(186t) Data-Driven Multi-Period Planning Model and Global Optimization for Entire Petroleum and Petrochemical Operations

Authors: 
Li, J., The University of Manchester
Ooi, W. K., The University of Manchester
Xiao, X., Institute of Process Engineering, Chinese Academy of Sciences
Qiao, Y., PetroChina Company Limited
Zhao, B., PetroChina Company Limited
Du, G., PetroChina Company Limited
Su, X., Dushanzi Petroleum and Petrochemical Complex, PetroChina
Liu, H., Dushanzi Petroleum and Petrochemical Complex, PetroChina
Over the past few decades, the petroleum and petrochemical industry has made significant contribution to the economic development and life quality improvement. The industry converts and upgrades crude oil into a range of useful products including liquefied petroleum gas (LPG), kerosene, naphtha, gasoline, jet fuel, fuel oil and many precursors for commodity chemicals such as benzene, toluene, and xylenes (mainly p-xylenes) via different reactions and separations. However, the petroleum and petrochemical industry is facing great challenges these days from global competitions due to the declined crude quality, fluctuation of crude prices and product demands, as well as stricter environmental regulations. The difficulty in making effective planning decisions has driven the petroleum and petrochemical industry to make use of cutting-edge techniques, especially advanced mixed-integer mathematical programming techniques.

Integrated petroleum and petrochemical operations include both refinery and chemical production operations, such as crude oil blending and processing, production unit operations, and product blending and distribution [1-2]. An integrated petroleum and petrochemical operational planning involve simultaneous optimization of crude blending, selection of units and their production modes, flow connections between production units, and pooling and blending operations to satisfy quality requirements of production units, intermediates, and final products. Mathematical modelling of production units, pooling and blending operations often introduces bilinear, trilinear terms, exponential and higher order terms, which result in a non-convex mixed integer nonlinear programming problem (MINLP).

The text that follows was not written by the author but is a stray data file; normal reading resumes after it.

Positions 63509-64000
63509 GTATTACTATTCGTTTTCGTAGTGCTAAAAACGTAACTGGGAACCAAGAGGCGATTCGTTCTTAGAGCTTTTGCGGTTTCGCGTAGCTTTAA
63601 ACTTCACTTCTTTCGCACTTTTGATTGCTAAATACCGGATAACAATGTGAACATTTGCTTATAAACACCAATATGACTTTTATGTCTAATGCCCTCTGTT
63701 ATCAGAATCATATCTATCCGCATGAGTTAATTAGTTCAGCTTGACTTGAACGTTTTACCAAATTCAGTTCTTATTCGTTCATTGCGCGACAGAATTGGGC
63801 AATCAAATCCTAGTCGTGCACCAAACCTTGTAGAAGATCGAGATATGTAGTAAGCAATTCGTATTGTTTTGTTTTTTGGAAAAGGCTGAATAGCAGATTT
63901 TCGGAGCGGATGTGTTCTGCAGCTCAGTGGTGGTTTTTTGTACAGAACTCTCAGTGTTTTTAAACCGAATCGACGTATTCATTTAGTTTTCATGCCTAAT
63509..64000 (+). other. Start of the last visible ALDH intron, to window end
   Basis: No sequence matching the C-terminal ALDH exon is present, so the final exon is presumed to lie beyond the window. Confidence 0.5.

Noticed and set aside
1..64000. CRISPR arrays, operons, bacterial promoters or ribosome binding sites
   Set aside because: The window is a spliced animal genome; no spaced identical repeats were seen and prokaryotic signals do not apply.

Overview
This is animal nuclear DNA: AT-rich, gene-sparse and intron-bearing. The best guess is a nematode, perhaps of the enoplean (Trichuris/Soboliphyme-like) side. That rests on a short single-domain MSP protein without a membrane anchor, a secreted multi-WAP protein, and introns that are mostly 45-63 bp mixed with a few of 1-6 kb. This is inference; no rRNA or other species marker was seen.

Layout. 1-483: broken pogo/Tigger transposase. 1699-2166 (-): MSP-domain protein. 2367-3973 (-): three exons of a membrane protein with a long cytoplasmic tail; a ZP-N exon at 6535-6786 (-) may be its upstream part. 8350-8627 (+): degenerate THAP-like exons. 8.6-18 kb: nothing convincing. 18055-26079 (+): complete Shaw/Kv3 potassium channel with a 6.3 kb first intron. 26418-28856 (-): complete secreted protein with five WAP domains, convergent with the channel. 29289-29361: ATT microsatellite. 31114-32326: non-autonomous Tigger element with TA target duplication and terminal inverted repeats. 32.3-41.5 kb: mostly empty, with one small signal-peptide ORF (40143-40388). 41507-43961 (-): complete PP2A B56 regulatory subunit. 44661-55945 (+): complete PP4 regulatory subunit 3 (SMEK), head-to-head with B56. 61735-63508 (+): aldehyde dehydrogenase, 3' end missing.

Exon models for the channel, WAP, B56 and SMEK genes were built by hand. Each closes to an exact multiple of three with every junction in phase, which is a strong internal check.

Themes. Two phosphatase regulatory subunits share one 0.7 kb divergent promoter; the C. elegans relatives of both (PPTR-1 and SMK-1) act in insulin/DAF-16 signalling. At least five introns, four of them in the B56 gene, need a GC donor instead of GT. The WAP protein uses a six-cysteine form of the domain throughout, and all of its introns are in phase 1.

The refinery planning problem has received considerable attention since the introduction of linear programming in the 1950s. The research focused on developing different models and algorithms to solve large-scale industrial problems, leading to the development of commercial software such as RPMS (Refinery and Petrochemical Modeling System) [3], PIMS (Process Industry Modeling System) [4], and GRTMPS (Haverly Systems) [5]. While the commercially available software can be extended to model and optimize integrated petroleum and petrochemical plants, inaccuracy caused by non-rigorous linear models for product yield and property prediction in processing units may reduce the overall profitability or sacrifice product quality. Additionally, ε-global optimality cannot be guaranteed. On the other hand, nonlinear models have been proposed for product yield and property prediction in processing units during refinery planning without ensuring ε- global optimality [6-9]. A comprehensive review of refinery planning can be found in [1-2].